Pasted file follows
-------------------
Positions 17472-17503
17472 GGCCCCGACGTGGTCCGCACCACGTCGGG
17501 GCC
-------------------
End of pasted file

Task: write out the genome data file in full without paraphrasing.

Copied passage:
Positions 17472-17503
17472 GGCCCCGACGTGGTCCGCACCACGTCGGG
17501 GCC